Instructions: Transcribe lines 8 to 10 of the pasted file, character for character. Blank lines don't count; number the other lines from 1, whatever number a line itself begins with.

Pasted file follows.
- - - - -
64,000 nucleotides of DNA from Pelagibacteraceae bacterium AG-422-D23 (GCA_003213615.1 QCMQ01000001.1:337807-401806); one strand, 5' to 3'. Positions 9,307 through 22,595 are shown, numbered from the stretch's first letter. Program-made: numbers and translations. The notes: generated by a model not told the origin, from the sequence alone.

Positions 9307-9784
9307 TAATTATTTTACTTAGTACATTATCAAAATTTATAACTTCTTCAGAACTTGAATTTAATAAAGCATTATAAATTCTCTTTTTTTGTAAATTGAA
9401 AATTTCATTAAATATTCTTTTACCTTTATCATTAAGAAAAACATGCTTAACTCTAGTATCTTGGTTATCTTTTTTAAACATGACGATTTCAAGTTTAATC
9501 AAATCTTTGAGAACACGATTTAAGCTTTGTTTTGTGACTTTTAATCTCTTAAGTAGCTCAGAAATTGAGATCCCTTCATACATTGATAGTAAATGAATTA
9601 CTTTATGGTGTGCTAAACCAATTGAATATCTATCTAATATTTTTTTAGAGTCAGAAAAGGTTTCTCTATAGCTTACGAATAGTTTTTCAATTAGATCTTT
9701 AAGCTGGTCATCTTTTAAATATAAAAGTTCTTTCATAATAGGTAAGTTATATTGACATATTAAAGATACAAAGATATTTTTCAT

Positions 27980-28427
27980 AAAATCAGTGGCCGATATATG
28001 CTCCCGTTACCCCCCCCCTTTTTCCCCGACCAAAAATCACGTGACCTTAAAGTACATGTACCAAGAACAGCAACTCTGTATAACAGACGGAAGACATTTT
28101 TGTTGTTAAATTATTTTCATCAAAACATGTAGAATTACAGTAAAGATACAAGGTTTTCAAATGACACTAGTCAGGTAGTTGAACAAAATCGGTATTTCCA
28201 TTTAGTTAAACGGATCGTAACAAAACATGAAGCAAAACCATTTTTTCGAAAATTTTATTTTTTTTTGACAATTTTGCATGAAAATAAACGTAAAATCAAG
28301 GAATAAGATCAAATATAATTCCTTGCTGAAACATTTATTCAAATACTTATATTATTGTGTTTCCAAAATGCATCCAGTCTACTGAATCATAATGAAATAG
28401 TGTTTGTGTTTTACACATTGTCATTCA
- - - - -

Positions 27980-28427
27980 AAAATCAGTGGCCGATATATG
28001 CTCCCGTTACCCCCCCCCTTTTTCCCCGACCAAAAATCACGTGACCTTAAAGTACATGTACCAAGAACAGCAACTCTGTATAACAGACGGAAGACATTTT